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Moving through time

Thank you for taking the time to read our first musing. I'm Melissa Bosworth, the proud Executive Director of the Eastern Plains Healthcare Consortium. Our idea to bring health services together from the plains of Colorado began in 2015, with a desire not only to keep our doors open, but also to open collaborations of professionalism and community building. Today, most rural economies rely upon their hospitals as one of the top employers. Further, without these hospitals, community members would be left without access to care, often resulting in dire circumstances. Within the past ten years, more rural hospitals have closed across the country than all previous years combined. But... with an unwavering spirit and continual innovation, we are fully dedicated to avoid that statistic by sharing our resources.

We have a rich history, not only of time, but also from blazing through history, sometimes unconventionally. Let's take a trip through time...

Credit to for photo

When looking at the image to the left, we can see that the Eastern Plains comprises nearly a third of the state, but only 2.1% of its population.

EPHC comprises over 9,000 miles of the Great Plains, and a cumulative population of 20,808. Interestingly, if we use federal definitions of rural, the population would equate to an urban area -- albeit it barely. Yet, when we divide the population by the square mileage, the entire composition of EPHC is considered frontier. The current accepted definition of a frontier location is less than six people per square mile, and EPHC's service area is 2.3 people per square mile. I hope this gives you, the reader, a clearer picture of the remoteness of our communities.

During the 18th century, the Spanish had moved north and attacked several Comanche tribes along with southern border of the Eastern Plains in the state. This provided a landscape where the native tribes would be continually in need to defend their land, for the next 100 years.

When speaking of the history of the EPHC area, we must first give credit to the native inhabitants of the land. There were multiple tribes that lived in the area, with one of the most prominent being the Arapahos. Buffalo was their major "industry," although sedentary agriculture practices were common in Kiowa County by the Jicarilla Apaches.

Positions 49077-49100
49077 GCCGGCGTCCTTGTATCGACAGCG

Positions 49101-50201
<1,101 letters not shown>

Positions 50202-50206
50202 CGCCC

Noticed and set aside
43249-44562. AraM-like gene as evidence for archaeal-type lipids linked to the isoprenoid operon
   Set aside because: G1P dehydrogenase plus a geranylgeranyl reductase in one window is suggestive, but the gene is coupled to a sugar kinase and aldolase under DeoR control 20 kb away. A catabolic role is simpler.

The image above depicts an Arapaho family who was forced to resettle in Oklahoma by the Medicine Lodge Treaty of 1867. All the native tribes living in the EPHC area were driven out of the state to make way for homesteading and safe passage by white settlers. Resettling occurred in Oklahoma, Montana and Wyoming.

During the same time, technically between 1858 and 1859, the Colorado Gold Rush began, and the EPHC area was along a direct route to the mountain towns where gold was being mined.

Multiple homesteading legislative opportunities were enacted in the late 1880s resulting in more than 30,000 applications. Here, white settlers were encouraged to lay their claim to land to promote agricultural production. During that time, the weather had been unusually pleasant, providing ample precipitation for crops. Over 12% of homesteading applications were submitted by women, of which over 40% were approved.

We now now that the high levels of precipitation were an anomaly to the area, and a drought ensued in the 1890s. The weather balanced to normal levels again, although another large drought occurred in the 1930s, right amidst recovery from the Great Depression. Lasting eight years (1932-1940), the infamous Dust Bowl plagued the Eastern Plains. Crop production was reduced to 16% of its normal production. Residents living in the EPHC area still tell family stories, and it's a mark of pride and resilience for those families that remained in the region.

Between 1940 and 1960 the production of corn, alfalfa and non-drought resistant wheat became profitable. Rain levels were normal, but significantly higher levels of water were needed to feed crops. In the mid-1960s, technology arose that allowed farmers to access the Ogallala Aquifer, an enormous underground water reserve. Unfortunately, with the speed of water usage, a 2014 study from the University of Colorado showed that the aquifer will begin depleting in 2023. Government incentives have been initiated to slow this rate.

The image on the cover of this musing depicts a female pointing a gun. She was protecting her land from local miscreants, but I, however, think this image represents much more. Dating all the way back to native inhabitation of the EPHC land area to today, there are correlations. These people display humble resilience, a true grit that is admired by more urban populations. Yet, the communities don't act in any way to impress the cities. Instead, it's a sense of pride and a way of life that has remained for generations. Children are are raised to respect their neighbor, be in awe of the vast amount of land and Mother Nature, and continue to promote lasting traditions.

My family homesteaded in this area from Sweden, although I was raised in the city. I feel that my roots are still here, and it is a genuine honor that I get to work with these communities to help them tell their stories for years to come.


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